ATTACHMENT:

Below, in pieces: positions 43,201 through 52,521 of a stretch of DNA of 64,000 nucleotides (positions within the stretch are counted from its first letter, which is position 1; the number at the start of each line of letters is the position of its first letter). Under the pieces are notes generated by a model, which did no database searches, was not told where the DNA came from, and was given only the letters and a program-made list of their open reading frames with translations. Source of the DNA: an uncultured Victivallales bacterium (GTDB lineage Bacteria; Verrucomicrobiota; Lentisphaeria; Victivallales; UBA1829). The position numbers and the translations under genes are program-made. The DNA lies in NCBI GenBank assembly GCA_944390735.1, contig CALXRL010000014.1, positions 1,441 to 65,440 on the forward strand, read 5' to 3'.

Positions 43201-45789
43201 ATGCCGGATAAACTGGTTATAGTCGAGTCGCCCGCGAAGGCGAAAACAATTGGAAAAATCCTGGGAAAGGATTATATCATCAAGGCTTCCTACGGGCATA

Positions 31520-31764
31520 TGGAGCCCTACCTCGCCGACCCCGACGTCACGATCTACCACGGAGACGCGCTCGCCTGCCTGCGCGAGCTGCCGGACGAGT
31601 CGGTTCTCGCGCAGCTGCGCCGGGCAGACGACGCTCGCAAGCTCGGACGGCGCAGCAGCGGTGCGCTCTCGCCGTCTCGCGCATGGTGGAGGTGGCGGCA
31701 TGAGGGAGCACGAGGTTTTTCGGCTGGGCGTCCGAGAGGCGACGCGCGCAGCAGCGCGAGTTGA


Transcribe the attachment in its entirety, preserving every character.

Below, in pieces: positions 43,201 through 52,521 of a stretch of DNA of 64,000 nucleotides (positions within the stretch are counted from its first letter, which is position 1; the number at the start of each line of letters is the position of its first letter). Under the pieces are notes generated by a model, which did no database searches, was not told where the DNA came from, and was given only the letters and a program-made list of their open reading frames with translations. Source of the DNA: an uncultured Victivallales bacterium (GTDB lineage Bacteria; Verrucomicrobiota; Lentisphaeria; Victivallales; UBA1829). The position numbers and the translations under genes are program-made. The DNA lies in NCBI GenBank assembly GCA_944390735.1, contig CALXRL010000014.1, positions 1,441 to 65,440 on the forward strand, read 5' to 3'.

Positions 43201-45789
43201 ATGCCGGATAAACTGGTTATAGTCGAGTCGCCCGCGAAGGCGAAAACAATTGGAAAAATCCTGGGAAAGGATTATATCATCAAGGCTTCCTACGGGCATA

Positions 31520-31764
31520 TGGAGCCCTACCTCGCCGACCCCGACGTCACGATCTACCACGGAGACGCGCTCGCCTGCCTGCGCGAGCTGCCGGACGAGT
31601 CGGTTCTCGCGCAGCTGCGCCGGGCAGACGACGCTCGCAAGCTCGGACGGCGCAGCAGCGGTGCGCTCTCGCCGTCTCGCGCATGGTGGAGGTGGCGGCA
31701 TGAGGGAGCACGAGGTTTTTCGGCTGGGCGTCCGAGAGGCGACGCGCGCAGCAGCGCGAGTTGA